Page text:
Happy Meal Ltd. HuMiLiaTeD. Her Majesty’s Latent Torpedo Disasters. Eschewing easy categorisation in their very name, HMLTD apparently stands for all and none of the above.
Turning heads for the last three years with their glam/punk/EDM/honest to god pop explosion, and tales of raucous shows complete with angels handing out lipstick amid the pungency of burning hair in their efforts for a truly multi-sensory live experience, their kaleidoscopic plume breathed much needed life to the notion of the ‘rock band’, an archetype in crisis struggling with creative stagnation and political irrelevancy.
Like Kraftwerk or Devo, this is a band underpinned with an ethos, fully realised right from their debut single, ‘Stained’. Dismantling gender boundaries as gleefully as they do with genre, their initial output presented a vision of masculinity free from its rigid demands for conformity. Accusations of ‘queer appropriation’ have arisen, with the band insisting on their act being an expression of their unadulterated identities, and an encouragement for society to do likewise.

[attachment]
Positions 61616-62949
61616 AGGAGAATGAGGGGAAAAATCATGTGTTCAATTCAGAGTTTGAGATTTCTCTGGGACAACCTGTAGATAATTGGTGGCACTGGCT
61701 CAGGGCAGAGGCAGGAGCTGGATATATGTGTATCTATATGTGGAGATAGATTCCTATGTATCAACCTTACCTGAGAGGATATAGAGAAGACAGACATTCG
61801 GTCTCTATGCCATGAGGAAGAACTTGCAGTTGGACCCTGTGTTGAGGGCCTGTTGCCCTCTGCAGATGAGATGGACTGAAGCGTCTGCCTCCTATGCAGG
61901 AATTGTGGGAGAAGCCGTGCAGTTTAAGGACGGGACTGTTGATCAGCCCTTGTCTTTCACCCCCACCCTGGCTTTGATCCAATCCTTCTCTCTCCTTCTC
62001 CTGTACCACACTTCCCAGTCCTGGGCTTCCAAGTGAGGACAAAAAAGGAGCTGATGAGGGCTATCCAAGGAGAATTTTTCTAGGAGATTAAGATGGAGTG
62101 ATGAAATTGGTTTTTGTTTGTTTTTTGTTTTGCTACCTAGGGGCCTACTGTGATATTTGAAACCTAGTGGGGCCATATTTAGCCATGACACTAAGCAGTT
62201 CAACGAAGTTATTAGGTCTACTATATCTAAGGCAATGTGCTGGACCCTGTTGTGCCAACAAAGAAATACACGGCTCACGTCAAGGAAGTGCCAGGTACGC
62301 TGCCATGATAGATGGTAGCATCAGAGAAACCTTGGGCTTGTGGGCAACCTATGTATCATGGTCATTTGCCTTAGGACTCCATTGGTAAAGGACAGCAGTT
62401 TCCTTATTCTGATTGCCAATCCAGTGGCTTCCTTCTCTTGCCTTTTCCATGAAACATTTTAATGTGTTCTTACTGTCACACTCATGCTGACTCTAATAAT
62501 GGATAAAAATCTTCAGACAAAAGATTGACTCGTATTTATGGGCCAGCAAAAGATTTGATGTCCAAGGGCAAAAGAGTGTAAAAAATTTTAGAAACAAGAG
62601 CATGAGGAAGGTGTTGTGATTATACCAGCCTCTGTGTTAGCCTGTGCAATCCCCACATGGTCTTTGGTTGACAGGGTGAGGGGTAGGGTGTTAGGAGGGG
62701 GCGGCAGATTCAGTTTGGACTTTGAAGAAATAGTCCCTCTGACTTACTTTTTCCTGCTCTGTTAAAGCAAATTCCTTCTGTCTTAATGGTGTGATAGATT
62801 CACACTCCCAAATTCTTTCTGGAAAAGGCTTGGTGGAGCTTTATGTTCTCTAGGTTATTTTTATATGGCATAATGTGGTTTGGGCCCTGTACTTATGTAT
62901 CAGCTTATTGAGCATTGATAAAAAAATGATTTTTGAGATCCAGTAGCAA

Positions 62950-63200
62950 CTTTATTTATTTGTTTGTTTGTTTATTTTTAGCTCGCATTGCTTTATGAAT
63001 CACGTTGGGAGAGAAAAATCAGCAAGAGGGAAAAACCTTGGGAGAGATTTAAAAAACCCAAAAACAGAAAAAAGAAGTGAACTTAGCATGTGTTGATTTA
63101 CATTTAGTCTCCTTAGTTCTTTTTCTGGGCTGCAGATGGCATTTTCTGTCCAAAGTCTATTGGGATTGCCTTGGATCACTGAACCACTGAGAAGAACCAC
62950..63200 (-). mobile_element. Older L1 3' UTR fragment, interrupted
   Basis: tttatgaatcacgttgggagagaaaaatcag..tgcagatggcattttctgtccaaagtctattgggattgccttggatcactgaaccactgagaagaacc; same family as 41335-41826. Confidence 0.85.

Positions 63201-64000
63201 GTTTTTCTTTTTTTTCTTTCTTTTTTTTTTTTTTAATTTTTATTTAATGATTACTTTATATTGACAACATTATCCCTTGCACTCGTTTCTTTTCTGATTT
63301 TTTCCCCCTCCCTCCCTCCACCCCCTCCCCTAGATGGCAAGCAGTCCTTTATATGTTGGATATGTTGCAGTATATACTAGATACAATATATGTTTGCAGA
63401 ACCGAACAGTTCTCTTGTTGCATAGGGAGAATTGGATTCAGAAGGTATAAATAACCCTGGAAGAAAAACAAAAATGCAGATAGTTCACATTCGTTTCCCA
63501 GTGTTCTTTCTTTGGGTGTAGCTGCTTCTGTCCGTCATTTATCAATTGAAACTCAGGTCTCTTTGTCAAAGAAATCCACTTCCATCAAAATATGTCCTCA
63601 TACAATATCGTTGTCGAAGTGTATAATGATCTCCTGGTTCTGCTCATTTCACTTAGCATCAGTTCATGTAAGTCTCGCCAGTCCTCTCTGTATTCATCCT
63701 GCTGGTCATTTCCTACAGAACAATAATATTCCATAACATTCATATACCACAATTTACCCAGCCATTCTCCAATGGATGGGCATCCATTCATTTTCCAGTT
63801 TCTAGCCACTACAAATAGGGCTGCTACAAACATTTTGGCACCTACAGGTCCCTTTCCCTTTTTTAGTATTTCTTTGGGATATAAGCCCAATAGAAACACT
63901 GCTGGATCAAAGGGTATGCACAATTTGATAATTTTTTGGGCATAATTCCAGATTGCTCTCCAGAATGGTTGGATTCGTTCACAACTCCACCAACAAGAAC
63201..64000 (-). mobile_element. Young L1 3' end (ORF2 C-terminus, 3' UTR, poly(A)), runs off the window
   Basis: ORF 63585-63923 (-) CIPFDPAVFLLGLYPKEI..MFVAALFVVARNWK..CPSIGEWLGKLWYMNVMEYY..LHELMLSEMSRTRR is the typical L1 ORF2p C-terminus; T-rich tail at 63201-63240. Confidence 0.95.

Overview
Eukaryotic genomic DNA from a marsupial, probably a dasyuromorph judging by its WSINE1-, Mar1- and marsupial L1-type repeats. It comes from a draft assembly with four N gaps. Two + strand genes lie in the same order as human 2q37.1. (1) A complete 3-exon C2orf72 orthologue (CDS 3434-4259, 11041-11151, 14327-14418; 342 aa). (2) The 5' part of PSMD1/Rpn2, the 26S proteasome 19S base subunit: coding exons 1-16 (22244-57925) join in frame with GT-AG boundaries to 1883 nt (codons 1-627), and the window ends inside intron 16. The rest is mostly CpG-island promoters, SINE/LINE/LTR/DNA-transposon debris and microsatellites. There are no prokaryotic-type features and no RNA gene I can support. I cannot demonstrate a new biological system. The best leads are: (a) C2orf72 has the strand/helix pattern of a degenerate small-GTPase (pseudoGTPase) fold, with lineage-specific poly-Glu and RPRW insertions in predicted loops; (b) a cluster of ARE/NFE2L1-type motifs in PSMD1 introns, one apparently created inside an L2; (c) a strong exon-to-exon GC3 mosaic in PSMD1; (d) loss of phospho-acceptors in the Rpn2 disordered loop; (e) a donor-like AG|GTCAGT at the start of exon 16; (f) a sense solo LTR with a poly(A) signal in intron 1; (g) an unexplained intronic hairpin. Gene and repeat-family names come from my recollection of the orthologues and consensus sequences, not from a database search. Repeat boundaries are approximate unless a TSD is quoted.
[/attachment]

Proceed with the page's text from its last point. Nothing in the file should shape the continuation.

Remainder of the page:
Hate Music Last Time Delete signals an appetite to enter the mainstream and turn it inside out. Signing to big label Sony Music, and attracting the attention of Justin Tranter (collaborator of Britney Spears and Justin Bieber no less), their brand of sonic hedonism is given a deliciously sleek commercial appeal, adding further subversion to a band that sang of Mother Teresa ‘being stained’.
HMLTD EP wastes no time in its radio friendly affirmation with its first track, ‘Pictures of You’. A sultry smooth electro-pop banger, exploring narcissism and sexuality in the internet age, is confidently allowed to strut uninterrupted with their standard genre U-turns, all delivered with a Dave Gahan croon. Things heat up with the giddy euphoria of ‘Proxy Love’, club land bounce donks its way to baroque synth-pop, a paean to self-love peppered with cheesy string stabs. ‘Mannequin’ seamlessly follows, continuing their pre-occupations with identity and the body, and feeling like a spiritual successor to Roxy Music’s ‘In Every Dream Home a Heartache’, before screeching to a halt with the dizzying stomp of ‘Apple of My Eye’.
The disparate cataclysm that was their first three singles have been refined and distilled into a satisfying cohesion, without compromising on their provocative blitz, and with their confident embrace of a new commercial direction, songs of masturbation and camera rolls are deceptively at home amid the Radio 1 pop climate. Jello Biafra instructed to not fight the media, but become it, and HMLTD EP looks set to mould pop in its own image, and it will look like their Jenkin van Zyl videos. Pretty good for a band yet to release an album.